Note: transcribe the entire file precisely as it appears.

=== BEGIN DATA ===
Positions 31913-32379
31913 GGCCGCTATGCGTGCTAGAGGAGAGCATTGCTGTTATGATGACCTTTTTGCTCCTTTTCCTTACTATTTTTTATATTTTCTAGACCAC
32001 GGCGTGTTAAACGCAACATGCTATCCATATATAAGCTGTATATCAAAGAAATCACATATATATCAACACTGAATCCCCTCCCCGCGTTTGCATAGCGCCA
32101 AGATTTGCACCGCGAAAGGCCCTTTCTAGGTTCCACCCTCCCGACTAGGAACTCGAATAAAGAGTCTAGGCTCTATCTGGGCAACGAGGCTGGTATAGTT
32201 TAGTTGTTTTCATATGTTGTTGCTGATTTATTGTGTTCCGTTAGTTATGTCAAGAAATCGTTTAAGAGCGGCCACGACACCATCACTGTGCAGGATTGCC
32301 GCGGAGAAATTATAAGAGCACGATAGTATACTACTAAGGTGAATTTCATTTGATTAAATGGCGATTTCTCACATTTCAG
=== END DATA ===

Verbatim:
Positions 31913-32379
31913 GGCCGCTATGCGTGCTAGAGGAGAGCATTGCTGTTATGATGACCTTTTTGCTCCTTTTCCTTACTATTTTTTATATTTTCTAGACCAC
32001 GGCGTGTTAAACGCAACATGCTATCCATATATAAGCTGTATATCAAAGAAATCACATATATATCAACACTGAATCCCCTCCCCGCGTTTGCATAGCGCCA
32101 AGATTTGCACCGCGAAAGGCCCTTTCTAGGTTCCACCCTCCCGACTAGGAACTCGAATAAAGAGTCTAGGCTCTATCTGGGCAACGAGGCTGGTATAGTT
32201 TAGTTGTTTTCATATGTTGTTGCTGATTTATTGTGTTCCGTTAGTTATGTCAAGAAATCGTTTAAGAGCGGCCACGACACCATCACTGTGCAGGATTGCC
32301 GCGGAGAAATTATAAGAGCACGATAGTATACTACTAAGGTGAATTTCATTTGATTAAATGGCGATTTCTCACATTTCAG